The BBC's iPlayer is well into its public Beta phase and, despite controversy about operating systems the service works on, expects to have picked up about half a million users before it launches for real.
But, another row has broken out over the online video download service, this time involving Britain's biggest internet service providers.
An as yet unofficial group, seemingly led by Tiscali, BT and the Carphone Warehouse have apparently raised strong concerns over the iPlayer's filesharing functionality that could potentially mean bandwidth problems for UK broadband customers.
In theory, millions of users could sign up to the BBC iPlayer, which works on a peer-to-peer basis, which uses cumulative bandwidth of network members, putting a strain on the UK's internet networks.
Rumours suggest that these three big providers have met and are trying to get money from the BBC to help fund network upgrades and stop the corporation getting what has been described as a "free ride".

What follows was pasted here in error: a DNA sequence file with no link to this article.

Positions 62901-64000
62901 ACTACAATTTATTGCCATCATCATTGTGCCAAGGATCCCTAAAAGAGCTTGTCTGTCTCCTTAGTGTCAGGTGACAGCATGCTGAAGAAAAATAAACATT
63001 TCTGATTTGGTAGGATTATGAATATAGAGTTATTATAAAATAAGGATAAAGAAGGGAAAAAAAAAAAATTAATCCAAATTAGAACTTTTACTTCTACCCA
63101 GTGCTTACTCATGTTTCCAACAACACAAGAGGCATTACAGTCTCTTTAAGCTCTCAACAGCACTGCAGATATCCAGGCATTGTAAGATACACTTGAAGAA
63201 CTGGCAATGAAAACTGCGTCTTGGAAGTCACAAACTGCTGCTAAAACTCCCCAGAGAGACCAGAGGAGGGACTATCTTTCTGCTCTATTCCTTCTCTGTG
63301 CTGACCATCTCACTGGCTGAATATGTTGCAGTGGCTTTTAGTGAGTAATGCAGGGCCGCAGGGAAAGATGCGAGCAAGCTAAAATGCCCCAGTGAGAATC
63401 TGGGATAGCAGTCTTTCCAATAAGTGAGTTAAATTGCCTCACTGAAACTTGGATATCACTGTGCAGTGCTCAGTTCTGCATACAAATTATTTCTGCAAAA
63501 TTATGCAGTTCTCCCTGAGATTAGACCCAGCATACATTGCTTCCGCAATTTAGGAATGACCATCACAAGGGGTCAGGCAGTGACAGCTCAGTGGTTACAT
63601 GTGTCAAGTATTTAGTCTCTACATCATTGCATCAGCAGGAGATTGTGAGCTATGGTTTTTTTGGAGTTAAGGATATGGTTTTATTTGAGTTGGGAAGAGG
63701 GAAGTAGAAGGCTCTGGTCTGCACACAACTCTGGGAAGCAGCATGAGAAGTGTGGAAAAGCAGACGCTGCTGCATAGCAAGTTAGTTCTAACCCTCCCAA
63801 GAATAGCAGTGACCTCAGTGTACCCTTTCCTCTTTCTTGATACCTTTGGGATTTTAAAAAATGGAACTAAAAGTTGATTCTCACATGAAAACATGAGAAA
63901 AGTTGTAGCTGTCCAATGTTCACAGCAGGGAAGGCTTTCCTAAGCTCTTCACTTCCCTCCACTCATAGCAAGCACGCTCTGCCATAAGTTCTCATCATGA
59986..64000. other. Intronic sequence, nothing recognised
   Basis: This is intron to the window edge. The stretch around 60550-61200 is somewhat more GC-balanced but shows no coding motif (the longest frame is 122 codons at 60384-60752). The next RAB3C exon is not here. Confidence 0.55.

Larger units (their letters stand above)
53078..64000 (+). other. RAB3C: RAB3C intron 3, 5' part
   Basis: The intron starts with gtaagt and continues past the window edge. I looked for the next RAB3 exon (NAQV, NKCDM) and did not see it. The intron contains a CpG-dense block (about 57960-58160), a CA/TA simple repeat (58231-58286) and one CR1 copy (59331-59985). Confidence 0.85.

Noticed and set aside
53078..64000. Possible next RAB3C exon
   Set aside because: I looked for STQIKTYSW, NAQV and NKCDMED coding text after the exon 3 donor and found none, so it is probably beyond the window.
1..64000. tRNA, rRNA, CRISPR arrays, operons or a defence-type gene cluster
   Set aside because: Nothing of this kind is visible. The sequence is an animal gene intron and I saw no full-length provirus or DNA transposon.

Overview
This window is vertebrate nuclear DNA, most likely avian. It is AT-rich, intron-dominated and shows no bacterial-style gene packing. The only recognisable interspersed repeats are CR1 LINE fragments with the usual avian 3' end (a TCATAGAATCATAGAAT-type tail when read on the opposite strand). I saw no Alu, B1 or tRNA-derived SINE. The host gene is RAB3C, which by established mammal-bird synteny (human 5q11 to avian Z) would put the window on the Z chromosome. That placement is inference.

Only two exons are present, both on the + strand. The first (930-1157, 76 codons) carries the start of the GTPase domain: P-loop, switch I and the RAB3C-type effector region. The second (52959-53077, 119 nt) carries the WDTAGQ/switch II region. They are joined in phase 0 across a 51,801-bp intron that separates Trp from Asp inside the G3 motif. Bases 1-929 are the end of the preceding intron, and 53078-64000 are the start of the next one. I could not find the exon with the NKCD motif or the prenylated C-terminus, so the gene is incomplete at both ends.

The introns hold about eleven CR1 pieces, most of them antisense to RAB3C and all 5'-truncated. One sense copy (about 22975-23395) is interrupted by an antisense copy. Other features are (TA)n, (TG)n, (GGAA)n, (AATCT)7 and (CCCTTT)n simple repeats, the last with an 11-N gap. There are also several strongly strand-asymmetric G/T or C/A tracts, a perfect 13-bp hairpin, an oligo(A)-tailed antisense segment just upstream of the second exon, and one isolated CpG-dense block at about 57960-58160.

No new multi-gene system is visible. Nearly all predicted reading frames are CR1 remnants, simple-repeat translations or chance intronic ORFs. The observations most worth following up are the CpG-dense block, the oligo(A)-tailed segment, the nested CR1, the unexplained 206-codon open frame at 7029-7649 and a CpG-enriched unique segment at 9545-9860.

"The internet was not set up with a view to distributing video. We have been improving our capacity, but the bandwidth we have is not infinite", said Mary Turner, chief executive of Tiscali UK.
"If the iPlayer really takes off, consumers accessing the internet will get very slow service and will call their ISPs to complain."
If the ISP's demands are not met by the BBC, they may implement "traffic shaping" which is a way of limiting bandwidth, controlling the amount of customers who can access the iPlayer at any one time.